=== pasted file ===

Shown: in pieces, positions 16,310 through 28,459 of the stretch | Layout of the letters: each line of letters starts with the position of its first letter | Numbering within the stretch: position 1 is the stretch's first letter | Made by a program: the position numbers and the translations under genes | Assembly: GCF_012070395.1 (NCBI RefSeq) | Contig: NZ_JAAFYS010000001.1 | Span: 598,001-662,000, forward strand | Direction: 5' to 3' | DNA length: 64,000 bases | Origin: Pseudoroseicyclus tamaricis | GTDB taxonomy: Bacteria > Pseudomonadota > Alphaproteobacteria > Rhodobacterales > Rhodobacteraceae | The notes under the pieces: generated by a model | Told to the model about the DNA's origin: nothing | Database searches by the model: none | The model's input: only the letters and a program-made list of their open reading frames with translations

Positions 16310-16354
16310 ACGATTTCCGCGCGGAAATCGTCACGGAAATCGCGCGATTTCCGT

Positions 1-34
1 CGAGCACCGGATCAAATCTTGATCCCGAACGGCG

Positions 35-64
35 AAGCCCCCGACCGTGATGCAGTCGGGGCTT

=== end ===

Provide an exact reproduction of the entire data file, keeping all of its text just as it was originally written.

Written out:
Shown: in pieces, positions 16,310 through 28,459 of the stretch | Layout of the letters: each line of letters starts with the position of its first letter | Numbering within the stretch: position 1 is the stretch's first letter | Made by a program: the position numbers and the translations under genes | Assembly: GCF_012070395.1 (NCBI RefSeq) | Contig: NZ_JAAFYS010000001.1 | Span: 598,001-662,000, forward strand | Direction: 5' to 3' | DNA length: 64,000 bases | Origin: Pseudoroseicyclus tamaricis | GTDB taxonomy: Bacteria > Pseudomonadota > Alphaproteobacteria > Rhodobacterales > Rhodobacteraceae | The notes under the pieces: generated by a model | Told to the model about the DNA's origin: nothing | Database searches by the model: none | The model's input: only the letters and a program-made list of their open reading frames with translations

Positions 16310-16354
16310 ACGATTTCCGCGCGGAAATCGTCACGGAAATCGCGCGATTTCCGT

Positions 1-34
1 CGAGCACCGGATCAAATCTTGATCCCGAACGGCG

Positions 35-64
35 AAGCCCCCGACCGTGATGCAGTCGGGGCTT